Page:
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Displaying items by tag: Paul O'Donovan

#Rowing: Paul O’Donovan, the lightweight single sculls world champion, ended his season on a high as he rowed in the Great8 of top scullers which took second at the Head of the Charles River in Boston. The University of California won in a record time. O’Donovan was the bowman and is seen in this picture on the left. The crew finished second, inside the old record.  

 Sanita Puspure was a key part of the women’s Great8 which won, and set a new record. Course specialist Genevra Stone stroked the crew having subbed into the boat for Magdalena Lobnig, who was ill.   

Published in Rowing

#Rowing: Ireland gold medallists Paul O’Donovan, Shane O’Driscoll and Mark O’Donovan arrived back in Ireland today from the World Rowing Championships in Florida. They flew from Orlando to Dublin where family and friends greeted them. They were accompanied by Gary O’Donovan, an Olympic medallist in 2016 and reserve for the World Championships team. This evening they will be honoured at a reception in Skibbereen.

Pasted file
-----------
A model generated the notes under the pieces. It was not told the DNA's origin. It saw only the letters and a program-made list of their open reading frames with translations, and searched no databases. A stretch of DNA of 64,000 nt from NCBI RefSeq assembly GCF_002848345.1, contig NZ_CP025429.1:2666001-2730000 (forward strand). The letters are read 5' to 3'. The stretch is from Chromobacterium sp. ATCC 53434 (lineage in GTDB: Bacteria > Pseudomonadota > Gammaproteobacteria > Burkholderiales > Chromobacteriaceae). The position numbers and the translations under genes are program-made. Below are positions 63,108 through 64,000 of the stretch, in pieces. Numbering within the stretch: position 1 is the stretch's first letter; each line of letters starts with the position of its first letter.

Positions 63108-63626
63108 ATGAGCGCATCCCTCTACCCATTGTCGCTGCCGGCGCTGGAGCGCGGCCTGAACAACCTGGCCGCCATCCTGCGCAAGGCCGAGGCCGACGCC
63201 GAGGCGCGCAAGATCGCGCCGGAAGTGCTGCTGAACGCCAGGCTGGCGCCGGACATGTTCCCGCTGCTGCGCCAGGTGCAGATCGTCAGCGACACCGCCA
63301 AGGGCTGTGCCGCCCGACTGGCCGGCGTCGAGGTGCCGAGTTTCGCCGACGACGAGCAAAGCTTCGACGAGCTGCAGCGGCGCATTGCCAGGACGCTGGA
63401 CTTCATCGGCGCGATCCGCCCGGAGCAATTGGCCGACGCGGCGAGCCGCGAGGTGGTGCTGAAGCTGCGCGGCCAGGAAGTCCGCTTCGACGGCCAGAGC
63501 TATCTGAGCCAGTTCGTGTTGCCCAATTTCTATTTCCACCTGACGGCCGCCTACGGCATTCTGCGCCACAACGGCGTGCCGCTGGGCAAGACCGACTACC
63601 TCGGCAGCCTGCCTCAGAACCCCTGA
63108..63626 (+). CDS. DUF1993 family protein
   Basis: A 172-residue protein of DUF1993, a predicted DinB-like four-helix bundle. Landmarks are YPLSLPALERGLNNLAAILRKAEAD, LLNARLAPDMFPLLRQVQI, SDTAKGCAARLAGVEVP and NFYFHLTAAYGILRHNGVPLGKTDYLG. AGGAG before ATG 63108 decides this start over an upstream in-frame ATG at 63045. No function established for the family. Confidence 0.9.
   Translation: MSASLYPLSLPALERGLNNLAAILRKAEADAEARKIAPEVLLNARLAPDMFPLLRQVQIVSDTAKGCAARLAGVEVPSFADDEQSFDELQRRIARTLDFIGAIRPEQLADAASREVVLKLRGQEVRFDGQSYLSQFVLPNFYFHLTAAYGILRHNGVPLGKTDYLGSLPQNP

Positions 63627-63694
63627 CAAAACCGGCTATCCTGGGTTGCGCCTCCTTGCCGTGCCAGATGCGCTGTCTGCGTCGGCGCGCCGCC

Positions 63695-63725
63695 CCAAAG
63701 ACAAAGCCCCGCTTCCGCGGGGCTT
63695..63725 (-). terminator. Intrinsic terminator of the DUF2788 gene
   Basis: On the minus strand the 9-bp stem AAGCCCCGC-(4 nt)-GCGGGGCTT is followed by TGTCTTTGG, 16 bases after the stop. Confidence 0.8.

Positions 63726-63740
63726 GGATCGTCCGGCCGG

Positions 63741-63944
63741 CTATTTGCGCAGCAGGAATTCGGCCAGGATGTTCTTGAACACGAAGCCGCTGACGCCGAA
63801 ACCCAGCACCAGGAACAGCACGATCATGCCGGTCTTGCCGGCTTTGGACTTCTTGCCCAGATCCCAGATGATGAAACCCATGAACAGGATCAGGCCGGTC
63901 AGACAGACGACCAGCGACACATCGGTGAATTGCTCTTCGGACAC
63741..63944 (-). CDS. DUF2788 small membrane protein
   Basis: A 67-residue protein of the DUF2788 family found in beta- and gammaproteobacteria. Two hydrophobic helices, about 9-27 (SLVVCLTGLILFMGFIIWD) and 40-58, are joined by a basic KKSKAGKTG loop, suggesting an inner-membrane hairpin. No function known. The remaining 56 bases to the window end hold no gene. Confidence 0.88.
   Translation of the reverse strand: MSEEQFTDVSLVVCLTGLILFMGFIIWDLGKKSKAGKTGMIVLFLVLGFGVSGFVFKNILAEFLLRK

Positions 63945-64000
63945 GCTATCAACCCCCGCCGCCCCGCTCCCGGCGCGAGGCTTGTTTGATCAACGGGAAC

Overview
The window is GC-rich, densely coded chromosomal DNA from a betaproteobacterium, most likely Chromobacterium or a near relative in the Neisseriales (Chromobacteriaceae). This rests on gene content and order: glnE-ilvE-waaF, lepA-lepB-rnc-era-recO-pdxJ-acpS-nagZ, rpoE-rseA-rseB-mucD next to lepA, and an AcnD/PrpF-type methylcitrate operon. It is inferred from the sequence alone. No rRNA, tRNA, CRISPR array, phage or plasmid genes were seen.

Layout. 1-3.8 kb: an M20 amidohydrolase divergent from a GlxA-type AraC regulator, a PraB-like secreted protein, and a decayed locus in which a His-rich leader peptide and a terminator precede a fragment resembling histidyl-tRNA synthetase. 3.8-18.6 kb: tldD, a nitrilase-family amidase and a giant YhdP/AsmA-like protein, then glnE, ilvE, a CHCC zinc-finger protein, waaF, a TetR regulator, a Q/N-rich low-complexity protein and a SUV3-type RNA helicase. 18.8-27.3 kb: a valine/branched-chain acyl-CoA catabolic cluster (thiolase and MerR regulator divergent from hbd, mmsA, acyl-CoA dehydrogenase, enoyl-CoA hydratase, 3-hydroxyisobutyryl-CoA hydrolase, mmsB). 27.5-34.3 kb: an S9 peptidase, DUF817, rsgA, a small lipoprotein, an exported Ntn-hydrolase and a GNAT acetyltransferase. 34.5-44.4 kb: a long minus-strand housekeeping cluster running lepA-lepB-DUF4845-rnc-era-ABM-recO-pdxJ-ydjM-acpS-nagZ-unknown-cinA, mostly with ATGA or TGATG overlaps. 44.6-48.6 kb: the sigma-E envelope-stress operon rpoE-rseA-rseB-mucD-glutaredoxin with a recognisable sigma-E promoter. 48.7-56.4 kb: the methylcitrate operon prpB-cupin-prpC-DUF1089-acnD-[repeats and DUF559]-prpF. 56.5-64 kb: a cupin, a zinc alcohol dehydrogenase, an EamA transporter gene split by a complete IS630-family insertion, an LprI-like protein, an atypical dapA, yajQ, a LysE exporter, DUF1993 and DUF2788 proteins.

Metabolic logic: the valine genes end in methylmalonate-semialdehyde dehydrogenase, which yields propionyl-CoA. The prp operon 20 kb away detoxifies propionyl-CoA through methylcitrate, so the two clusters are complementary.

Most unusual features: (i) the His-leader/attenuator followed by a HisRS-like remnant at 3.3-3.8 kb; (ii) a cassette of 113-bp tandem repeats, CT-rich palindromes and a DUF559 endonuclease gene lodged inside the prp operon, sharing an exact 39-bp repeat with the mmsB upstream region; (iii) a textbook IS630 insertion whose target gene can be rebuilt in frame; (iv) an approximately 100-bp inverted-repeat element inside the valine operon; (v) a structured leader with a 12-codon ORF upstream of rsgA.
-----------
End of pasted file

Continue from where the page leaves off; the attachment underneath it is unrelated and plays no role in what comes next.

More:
Published in Rowing

#Rowing: The Ireland team which brought the country glory at the World Rowing Championships in Florida are the Afloat Rowers of the Month for September. In that month, Ireland took two gold medals through Mark O’Donovan and Shane O’Driscoll in the lightweight pair and Paul O’Donovan in the lightweight single sculls.

 The pair crowned the perfect season with their victory. They won gold at the three World Cup regattas and the European Championships. The pressure was on in World Championship final, with both Brazil and Italy rowing well on the day. But O’Donovan and O’Driscoll were peerless. They set a very high stroke rate, took the lead – and saw off their challengers.

 Paul O’Donovan retained the title he had taken with such an extraordinary set of performances in Rotterdam in 2016, just weeks after he had taken a silver at the Olympic Games in a lightweight double with his brother Gary. This time, Gary had to drop out of the lightweight double, as illness had restricted his training (he supported the team as a reserve). Paul was back in the lightweight single in a boat which was new to him. He won all four races (heat, quarter-final, semi-final and final), seeing off a new set of challengers in the lightweight single, including Matthew Dunham of New Zealand, who took silver, and Kris Brun of Norway (bronze).

 The rest of the Ireland team also gave the suppporters plenty to shout about. Sanita Puspure went on to take fourth in the single sculls and Denise Walsh reached the A Final of the lightweight single sculls, where she finished sixth. Two new heavyweight pairs gained experience of the top level as the team targets Tokyo 2020. Aileen Crowley and Aifric Keogh finished eighth and there was a 16th place for Patrick Boomer and Fionnán McQuillan-Tolan.